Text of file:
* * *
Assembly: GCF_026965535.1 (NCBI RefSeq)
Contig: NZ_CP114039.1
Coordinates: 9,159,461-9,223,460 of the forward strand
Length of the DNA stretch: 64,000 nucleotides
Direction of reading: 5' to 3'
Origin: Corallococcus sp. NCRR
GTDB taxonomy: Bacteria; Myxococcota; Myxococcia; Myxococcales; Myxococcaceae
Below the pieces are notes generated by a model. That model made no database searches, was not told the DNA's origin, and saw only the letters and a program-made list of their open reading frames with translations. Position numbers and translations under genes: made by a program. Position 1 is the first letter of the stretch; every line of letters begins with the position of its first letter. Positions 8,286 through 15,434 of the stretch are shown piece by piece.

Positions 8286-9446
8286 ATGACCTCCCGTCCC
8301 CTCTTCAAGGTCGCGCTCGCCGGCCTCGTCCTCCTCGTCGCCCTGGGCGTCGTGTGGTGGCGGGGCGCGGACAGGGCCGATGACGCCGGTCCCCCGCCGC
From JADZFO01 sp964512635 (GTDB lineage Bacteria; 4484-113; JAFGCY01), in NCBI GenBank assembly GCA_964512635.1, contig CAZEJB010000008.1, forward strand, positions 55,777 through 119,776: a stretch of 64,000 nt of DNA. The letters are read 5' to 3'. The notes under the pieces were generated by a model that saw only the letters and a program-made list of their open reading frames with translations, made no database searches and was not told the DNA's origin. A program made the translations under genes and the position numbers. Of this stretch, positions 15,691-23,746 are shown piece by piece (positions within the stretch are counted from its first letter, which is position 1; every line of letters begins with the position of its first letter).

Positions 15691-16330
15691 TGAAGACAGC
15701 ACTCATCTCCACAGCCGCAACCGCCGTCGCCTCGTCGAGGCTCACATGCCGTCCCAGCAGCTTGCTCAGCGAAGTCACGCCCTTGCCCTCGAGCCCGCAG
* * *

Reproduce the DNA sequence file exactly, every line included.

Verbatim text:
Assembly: GCF_026965535.1 (NCBI RefSeq)
Contig: NZ_CP114039.1
Coordinates: 9,159,461-9,223,460 of the forward strand
Length of the DNA stretch: 64,000 nucleotides
Direction of reading: 5' to 3'
Origin: Corallococcus sp. NCRR
GTDB taxonomy: Bacteria; Myxococcota; Myxococcia; Myxococcales; Myxococcaceae
Below the pieces are notes generated by a model. That model made no database searches, was not told the DNA's origin, and saw only the letters and a program-made list of their open reading frames with translations. Position numbers and translations under genes: made by a program. Position 1 is the first letter of the stretch; every line of letters begins with the position of its first letter. Positions 8,286 through 15,434 of the stretch are shown piece by piece.

Positions 8286-9446
8286 ATGACCTCCCGTCCC
8301 CTCTTCAAGGTCGCGCTCGCCGGCCTCGTCCTCCTCGTCGCCCTGGGCGTCGTGTGGTGGCGGGGCGCGGACAGGGCCGATGACGCCGGTCCCCCGCCGC
From JADZFO01 sp964512635 (GTDB lineage Bacteria; 4484-113; JAFGCY01), in NCBI GenBank assembly GCA_964512635.1, contig CAZEJB010000008.1, forward strand, positions 55,777 through 119,776: a stretch of 64,000 nt of DNA. The letters are read 5' to 3'. The notes under the pieces were generated by a model that saw only the letters and a program-made list of their open reading frames with translations, made no database searches and was not told the DNA's origin. A program made the translations under genes and the position numbers. Of this stretch, positions 15,691-23,746 are shown piece by piece (positions within the stretch are counted from its first letter, which is position 1; every line of letters begins with the position of its first letter).

Positions 15691-16330
15691 TGAAGACAGC
15701 ACTCATCTCCACAGCCGCAACCGCCGTCGCCTCGTCGAGGCTCACATGCCGTCCCAGCAGCTTGCTCAGCGAAGTCACGCCCTTGCCCTCGAGCCCGCAG